Eye Worms Hurting TX Quail?

January 10, 2012 | By | 1 Reply More

Lone Star Outdoor news recently carried an article on a speech given by Dr. Dale Rollins of the Rolling Plains Quail Research Ranch near Rotan, Texas. Seems that a major threat to quail, at least in the Lone Star state, may be an eyeball worm. News to us! Highlights:

> Especially mysterious were the continued declines in 2010, which was on schedule to see some quail increases, being on the upside of a boom-bust cycle.

> Rollins noted that 2010 was mostly a wet year. “You’ve heard the old saying, ‘If it rains, we’ll have quail,’” Rollins said. “Well it did and we didn’t. Something happened on the landscape.”

> He said researchers are now looking at a couple maladies, including eye worms…. A lot of quail brought to researchers appear to have died from trauma, which he noted is odd. He speculated that the worms might be covering the birds’ eyes, causing them to fly into fixed objects or surfaces.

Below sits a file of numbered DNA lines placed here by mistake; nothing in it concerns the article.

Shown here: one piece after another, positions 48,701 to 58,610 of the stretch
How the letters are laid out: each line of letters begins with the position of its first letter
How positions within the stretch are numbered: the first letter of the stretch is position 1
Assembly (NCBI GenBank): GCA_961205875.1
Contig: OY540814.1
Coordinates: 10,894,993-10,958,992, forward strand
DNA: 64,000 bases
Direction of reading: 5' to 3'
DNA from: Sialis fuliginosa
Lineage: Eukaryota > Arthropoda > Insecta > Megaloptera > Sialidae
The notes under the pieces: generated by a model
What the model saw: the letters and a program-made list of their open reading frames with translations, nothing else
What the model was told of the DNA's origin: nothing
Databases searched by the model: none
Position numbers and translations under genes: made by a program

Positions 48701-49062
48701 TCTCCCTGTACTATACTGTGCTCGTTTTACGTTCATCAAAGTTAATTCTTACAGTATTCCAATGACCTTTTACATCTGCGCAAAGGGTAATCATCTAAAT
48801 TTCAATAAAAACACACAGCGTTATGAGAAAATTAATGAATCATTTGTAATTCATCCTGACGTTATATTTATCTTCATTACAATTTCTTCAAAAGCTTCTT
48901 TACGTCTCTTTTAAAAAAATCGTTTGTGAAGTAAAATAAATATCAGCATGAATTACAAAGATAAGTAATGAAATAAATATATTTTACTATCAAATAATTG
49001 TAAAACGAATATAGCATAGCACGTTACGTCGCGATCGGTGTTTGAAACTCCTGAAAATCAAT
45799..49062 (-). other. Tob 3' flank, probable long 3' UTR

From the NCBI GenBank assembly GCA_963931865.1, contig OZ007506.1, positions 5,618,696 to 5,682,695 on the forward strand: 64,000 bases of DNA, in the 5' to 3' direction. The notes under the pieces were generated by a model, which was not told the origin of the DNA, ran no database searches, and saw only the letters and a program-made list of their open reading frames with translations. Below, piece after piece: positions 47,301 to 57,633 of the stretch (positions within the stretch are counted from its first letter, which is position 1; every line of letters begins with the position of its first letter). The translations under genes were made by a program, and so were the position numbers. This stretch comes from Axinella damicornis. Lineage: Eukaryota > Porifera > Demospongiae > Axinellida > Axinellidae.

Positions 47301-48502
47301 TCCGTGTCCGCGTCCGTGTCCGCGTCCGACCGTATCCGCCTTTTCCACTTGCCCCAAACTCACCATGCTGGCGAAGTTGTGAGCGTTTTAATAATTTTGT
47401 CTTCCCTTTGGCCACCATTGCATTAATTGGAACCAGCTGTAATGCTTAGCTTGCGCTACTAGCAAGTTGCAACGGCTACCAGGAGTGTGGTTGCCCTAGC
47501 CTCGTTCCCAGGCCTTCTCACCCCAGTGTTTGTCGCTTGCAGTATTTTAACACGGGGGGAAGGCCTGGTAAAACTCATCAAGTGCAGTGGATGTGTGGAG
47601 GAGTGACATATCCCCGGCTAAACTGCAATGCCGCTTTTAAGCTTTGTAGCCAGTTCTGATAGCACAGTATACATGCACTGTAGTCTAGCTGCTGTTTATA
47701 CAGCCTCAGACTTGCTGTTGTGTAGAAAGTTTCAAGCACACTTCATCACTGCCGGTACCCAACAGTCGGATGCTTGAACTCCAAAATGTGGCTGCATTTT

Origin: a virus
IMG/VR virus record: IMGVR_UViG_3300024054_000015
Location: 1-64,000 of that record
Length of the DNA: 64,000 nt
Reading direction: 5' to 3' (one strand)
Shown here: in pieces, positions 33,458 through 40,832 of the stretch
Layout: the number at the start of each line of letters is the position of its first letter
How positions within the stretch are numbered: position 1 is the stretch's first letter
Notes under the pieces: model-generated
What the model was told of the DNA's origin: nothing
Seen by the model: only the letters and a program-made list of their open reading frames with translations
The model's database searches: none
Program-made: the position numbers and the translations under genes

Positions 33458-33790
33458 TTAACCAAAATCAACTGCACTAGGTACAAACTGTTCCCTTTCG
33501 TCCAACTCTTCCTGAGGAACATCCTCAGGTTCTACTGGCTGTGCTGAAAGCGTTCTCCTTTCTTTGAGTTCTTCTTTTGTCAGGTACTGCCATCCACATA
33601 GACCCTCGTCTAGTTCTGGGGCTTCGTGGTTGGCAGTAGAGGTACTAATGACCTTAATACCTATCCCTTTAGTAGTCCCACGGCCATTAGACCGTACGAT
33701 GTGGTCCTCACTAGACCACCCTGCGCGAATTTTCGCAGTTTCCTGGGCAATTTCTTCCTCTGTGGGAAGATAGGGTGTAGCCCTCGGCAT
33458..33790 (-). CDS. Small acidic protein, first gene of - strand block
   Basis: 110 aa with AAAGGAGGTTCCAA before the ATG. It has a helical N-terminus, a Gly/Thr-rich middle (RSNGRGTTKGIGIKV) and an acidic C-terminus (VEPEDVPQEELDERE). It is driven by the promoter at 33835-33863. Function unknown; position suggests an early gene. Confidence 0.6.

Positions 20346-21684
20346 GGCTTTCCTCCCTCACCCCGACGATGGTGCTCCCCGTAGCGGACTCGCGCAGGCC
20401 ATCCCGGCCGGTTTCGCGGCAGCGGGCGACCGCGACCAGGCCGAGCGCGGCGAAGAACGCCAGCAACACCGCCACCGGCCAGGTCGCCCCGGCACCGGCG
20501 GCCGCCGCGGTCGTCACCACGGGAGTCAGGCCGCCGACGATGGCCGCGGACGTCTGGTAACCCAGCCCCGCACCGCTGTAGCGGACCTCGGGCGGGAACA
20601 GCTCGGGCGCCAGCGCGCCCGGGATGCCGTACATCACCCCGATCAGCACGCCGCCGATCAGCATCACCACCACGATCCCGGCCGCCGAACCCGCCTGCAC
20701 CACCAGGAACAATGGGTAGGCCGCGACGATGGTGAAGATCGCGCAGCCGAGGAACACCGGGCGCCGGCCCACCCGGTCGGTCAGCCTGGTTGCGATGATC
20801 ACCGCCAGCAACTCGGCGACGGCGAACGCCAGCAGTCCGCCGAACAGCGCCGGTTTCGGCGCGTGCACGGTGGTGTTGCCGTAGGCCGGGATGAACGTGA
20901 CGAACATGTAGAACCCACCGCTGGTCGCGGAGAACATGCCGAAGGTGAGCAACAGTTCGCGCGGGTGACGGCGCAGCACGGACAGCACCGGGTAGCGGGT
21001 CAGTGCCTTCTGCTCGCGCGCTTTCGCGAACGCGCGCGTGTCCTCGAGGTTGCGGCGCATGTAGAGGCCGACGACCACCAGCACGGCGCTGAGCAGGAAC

> Obscured vision may also prevent the birds from seeing predators. He also said that no conclusions have been reached on diseases, but research continues.

More on TX Quail

> Although 2011 is the driest [year] on record in Texas, the fall and early winter saw decent rainfall. The result: good winter weeds suitable for productive nesting.

> Rollins said many of the surviving quail on the range now are mature hens that, he hoped, will help boost production.

> Apparently, according to this recent info, these eye worms have not been found in OK quail.



Category: OK, Quail, TX

Comments (1)

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  1. AT says:

    The problem with these “red herrings” is that with only one year to recover, small populations cannot recover in one year. It will take 2-3 years for good habitat conditions for the quail to recover. Worms are likely not the issue. The study is great for quail natural history, but likely not going to help quail populations recover.

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